“When I started drawing these ordinary, everyday objects in the late 1970s, I thought they were pretty stable in the world; I assumed that they would not change over time. When I first drew a light bulb, I had no idea that it would become a thing of design history.” – Michael Craig-Martin

The usual jog around Kensington Garden this afternoon turned out to be a rather delightful diversion when I chanced upon the current art exhibition at Serpentine Gallery showcasing vibrant graphic paintings of everyday objects by Michael Craig-Martin.

At first glance, the precise outline and contrasting colours of each objects in his paintings felt very flat and caricature-like, but viewing them collectively made me stop to think about how many of these items I grew up with in the eighties and nineties had already become obsolete in present day. For example, things like a cassette tape for listening to music, which was being replaced by a CD in the nineties, but these days, nobody even uses these analogue devices anymore because music had become digital and had to be streamed online. It no longer existed in physical form anymore. To think that younger generation would never have heard of these objects, does not know what a Walkman is, and would probably have to go to a museum to look at one of these in the future really made me realise how fast our world and the way we live are changing, being controlled by technology. A whole orchestra can be performed from laptops instead of real physical instruments these days. In a way, I felt rather nostalgic and sad that next generations would not know how to play any musical instruments, let alone not knowing what a real piano or violin looked like altogether! So many objects depicted by Craig-Martin in this series of work were everyday items that, I too, thought would be around forever such as the analogue filament light bulbs and household power sockets, but even these were being replaced by new generation of digital LED lights and new generation of Smart Power Sockets as we speak, the title ‘Transience’ captured the essence of transitional nature of technology and the speed at which new forms of technology are invented, distributed and superseded in this exhibition perfectly.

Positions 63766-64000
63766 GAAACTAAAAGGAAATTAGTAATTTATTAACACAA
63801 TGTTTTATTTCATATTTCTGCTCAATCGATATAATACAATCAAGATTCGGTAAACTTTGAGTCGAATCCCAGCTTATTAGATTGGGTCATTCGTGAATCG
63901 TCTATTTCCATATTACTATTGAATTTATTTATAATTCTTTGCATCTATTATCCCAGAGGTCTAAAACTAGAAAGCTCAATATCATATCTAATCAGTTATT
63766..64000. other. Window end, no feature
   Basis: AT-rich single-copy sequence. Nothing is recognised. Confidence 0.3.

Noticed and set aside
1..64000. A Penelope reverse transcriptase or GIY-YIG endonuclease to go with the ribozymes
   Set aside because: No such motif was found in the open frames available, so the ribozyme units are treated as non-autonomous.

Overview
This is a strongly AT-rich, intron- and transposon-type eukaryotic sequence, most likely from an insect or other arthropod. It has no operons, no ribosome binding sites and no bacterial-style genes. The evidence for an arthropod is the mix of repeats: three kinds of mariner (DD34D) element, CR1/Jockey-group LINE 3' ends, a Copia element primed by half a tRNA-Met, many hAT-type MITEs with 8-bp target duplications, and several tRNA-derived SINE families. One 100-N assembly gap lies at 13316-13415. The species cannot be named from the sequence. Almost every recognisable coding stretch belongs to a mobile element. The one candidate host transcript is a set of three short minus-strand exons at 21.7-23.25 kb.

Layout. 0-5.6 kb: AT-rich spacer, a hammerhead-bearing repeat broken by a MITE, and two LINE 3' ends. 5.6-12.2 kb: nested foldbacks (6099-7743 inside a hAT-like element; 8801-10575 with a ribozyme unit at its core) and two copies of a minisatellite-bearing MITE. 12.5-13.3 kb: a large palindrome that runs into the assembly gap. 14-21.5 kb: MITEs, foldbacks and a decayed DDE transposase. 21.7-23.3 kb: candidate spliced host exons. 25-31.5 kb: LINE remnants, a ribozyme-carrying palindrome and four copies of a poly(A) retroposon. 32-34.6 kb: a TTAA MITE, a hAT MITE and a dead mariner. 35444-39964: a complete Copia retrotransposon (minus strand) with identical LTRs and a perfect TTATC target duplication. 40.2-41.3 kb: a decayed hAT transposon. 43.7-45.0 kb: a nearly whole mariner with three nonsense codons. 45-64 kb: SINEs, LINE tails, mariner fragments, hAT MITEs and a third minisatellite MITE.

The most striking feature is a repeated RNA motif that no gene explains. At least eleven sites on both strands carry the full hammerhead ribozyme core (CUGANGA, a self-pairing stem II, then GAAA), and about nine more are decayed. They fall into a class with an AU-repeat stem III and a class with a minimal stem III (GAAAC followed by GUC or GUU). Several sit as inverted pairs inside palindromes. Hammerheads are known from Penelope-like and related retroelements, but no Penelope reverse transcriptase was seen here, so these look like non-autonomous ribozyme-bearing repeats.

The abundance of technology

Over the past 30 years, Michael Craig-Martin has continued to select familiar objects from contemporary life, regardless of their function, size or monetary value, recording the transition from obsolete items to the now ubiquitous manifestations of digital technology. The composition of his paintings has changed in parallel with the development of new inventions, reflecting the ways in which we now interact with them. For example, analogue objects such as black and white television with buttons and dials that requires manual handling are depicted in three-dimensional axonometric form, whereas modern technology such as laptops and iPhones are shown in a two-dimensional frontal or side elevation views to mimic the flatness of new generation touchscreens.


The three dimensional analogue world


The two dimensional digital world

Transience not only serves as a reflection of our fast changing world, but also as a reminder of the importance in disconnecting oneself once in a while from technology to engage ourselves in skills which more and more are becoming obsolete if we do not choose to practice them regularly, even though they may not be as necessary as they once were, but they do benefit our physical health and wellbeing. Although technology has made life much more convenient than it used to be, Michael Craig-Martin reminds us that there is also a real danger in relying too much on technology and forgetting that we are still living in a physical analogue world.



If anyone passes by Kensington Garden, I highly recommend a quick visit to Serpentine Gallery to view his work.  The exhibition will be on until 14 February 2016.


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